Defining deviance down vs. defining deviance up
Dog owning miscreants, photo by District Curmudgeon.
Daniel Patrick Moynihan wrote an essay, now very famous, called Defining Deviance Down, which made the point that as various types of deviance became more widespread, the definition of deviance in terms of various infractions becomes looser, because communities have limited resources in terms of its ability to "sanction" offenders, either through the maintenance of social codes of order through norms, socialization, and public opprobrium, or through what I call the exercise of the "coercive power" of the state.
In the UK, under the previous Labour Government, the state fought back against deviance through the "anti-social behavior orders" and various initiatives focused on ridding communities of people who were proven to be persistent, habitual nuisances and offenders, out of the recognition that negative behaviors of some people can lead to a significant reduction in the quality of life for other residents in a community. The current government is scrapping ASBOs for more traditional problem-oriented policing approaches. See "Asbos to be scrapped following review" from the Daily Telegraph.
In the U.S. we soldier on.
Somehow I missed the entry in District Curmudgeon about a couple who let their dog s*** in a treebox without cleaning it up.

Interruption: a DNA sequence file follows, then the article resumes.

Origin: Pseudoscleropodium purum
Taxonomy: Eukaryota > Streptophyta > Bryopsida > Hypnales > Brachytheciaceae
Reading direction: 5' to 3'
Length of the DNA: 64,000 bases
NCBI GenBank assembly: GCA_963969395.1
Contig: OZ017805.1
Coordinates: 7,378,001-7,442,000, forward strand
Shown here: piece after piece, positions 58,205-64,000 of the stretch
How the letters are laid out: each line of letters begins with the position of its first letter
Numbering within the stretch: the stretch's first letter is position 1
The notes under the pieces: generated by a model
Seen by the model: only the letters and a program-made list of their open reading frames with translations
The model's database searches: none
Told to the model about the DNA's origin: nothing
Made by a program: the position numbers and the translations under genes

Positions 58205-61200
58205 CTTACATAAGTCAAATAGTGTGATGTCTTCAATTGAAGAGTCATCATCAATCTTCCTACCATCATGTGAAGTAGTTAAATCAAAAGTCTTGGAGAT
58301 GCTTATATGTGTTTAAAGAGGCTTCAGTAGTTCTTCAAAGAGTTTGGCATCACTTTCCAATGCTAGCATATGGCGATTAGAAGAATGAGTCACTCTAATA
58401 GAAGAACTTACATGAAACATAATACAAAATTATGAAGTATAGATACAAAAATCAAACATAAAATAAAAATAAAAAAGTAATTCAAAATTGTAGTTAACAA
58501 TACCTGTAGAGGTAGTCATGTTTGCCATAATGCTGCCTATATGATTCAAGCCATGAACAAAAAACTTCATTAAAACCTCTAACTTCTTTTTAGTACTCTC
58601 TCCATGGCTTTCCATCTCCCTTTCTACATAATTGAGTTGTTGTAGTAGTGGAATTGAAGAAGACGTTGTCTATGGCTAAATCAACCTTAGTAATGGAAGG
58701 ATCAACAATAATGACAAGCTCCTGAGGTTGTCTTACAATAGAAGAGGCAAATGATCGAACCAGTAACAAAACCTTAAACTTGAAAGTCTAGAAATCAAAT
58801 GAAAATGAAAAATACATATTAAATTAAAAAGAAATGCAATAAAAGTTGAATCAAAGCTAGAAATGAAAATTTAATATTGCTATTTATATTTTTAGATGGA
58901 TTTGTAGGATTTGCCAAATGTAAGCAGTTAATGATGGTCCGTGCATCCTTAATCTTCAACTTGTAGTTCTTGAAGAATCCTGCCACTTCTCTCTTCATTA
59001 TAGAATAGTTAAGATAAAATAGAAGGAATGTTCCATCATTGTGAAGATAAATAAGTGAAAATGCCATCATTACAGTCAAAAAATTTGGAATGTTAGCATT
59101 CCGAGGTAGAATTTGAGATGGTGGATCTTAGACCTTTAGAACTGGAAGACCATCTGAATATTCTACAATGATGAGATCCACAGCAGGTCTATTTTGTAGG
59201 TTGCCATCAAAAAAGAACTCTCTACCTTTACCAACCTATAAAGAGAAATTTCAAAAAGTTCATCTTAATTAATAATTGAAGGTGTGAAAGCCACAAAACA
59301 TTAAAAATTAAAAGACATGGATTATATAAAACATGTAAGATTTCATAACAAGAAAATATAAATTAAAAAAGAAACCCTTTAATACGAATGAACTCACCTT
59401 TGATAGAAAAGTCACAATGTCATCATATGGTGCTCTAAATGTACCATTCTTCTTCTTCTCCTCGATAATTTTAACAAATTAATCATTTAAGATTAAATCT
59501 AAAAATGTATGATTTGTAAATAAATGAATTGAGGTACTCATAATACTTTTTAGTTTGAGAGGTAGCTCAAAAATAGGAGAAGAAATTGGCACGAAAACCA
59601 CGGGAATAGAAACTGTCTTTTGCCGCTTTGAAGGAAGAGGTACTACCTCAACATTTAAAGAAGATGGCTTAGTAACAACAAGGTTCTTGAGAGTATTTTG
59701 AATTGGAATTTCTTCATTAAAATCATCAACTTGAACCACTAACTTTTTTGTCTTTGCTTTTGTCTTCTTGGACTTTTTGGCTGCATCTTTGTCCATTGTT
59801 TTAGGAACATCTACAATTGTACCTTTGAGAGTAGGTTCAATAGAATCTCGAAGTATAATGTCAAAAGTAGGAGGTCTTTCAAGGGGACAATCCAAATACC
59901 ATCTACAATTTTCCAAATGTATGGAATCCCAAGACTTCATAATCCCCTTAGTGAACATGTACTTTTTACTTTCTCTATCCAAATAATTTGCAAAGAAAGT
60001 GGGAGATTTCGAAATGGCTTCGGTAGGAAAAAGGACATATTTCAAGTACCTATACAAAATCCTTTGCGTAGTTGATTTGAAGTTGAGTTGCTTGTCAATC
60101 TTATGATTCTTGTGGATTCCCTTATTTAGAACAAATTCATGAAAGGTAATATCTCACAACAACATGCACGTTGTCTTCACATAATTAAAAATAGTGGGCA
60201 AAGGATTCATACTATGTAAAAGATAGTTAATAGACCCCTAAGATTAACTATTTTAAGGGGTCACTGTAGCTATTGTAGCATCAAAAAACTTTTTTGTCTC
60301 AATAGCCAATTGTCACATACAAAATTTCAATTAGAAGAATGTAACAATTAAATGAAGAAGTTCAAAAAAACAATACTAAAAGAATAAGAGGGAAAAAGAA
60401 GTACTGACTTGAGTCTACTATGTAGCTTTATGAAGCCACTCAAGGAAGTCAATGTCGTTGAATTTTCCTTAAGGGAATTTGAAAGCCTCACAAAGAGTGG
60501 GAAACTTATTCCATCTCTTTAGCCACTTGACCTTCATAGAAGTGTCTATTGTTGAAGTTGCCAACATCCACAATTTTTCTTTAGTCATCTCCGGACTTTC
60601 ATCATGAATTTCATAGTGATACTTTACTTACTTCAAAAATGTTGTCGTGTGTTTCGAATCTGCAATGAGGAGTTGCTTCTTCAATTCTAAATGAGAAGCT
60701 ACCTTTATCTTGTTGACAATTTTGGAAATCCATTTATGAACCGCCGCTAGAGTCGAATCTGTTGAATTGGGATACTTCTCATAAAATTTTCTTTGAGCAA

Apparently I missed the thread about it in Greater Greater Washington, where someone was spiritedly defending the miscreants, and accusing the Curmudgeon of stalking.
Fred Siegel's The Future Once Happened Here is a book from the late 1990s about the decline of cities, and its major thrust is the point of how defining deviance down supported a significant decline in social order and the quality of life in cities, and that until certain mayors in certain cities took a stand against bad behavior in the public sphere, ranging from quality of life offenses like littering to transit turnstile jumping and crime, in an application of the "Fixing Broken Windows" ideas of Kelling and Wilson (1982 article from The Atlantic. (Also see the article "Making Neighborhoods Safe" from 1989.)
In 2005, I wrote about the cause celebre in Korea, when a woman let her dog s*** on the subway and didn't pick it up. People took photos and through the power of social media, social opprobrium was laid thick on the woman and she ended up quitting her job. See the 2005 Post column titled "Subway Fracas Escalates Into Test Of the Internet's Power to Shame."
At the time, I speculated that in the U.S., something like this is unlikely, happen, because we don't have much of a culture of responsibility. Plus, the digital divide would make it hard to shame people who aren't online.
When people demand better won't we get it?
While about "art," I think today's Frazz comic strip is relevant to this discussion. It's really tomorrow's Frazz, because the paper doesn't always print them in order, so I can't insert the image here.
In the 3rd frame of the 4 panel strip, Frazz tells Coach Hacker that "you don't adjust art down to your expectations."
People who don't behave and act properly don't need other people to defend them, we as society need people to admonish them, so that they will do better the next time.
By demanding the best of ourselves and others, we can have a functioning society.
(Also see the "communitarian" ideas by Amitai Etzioni.)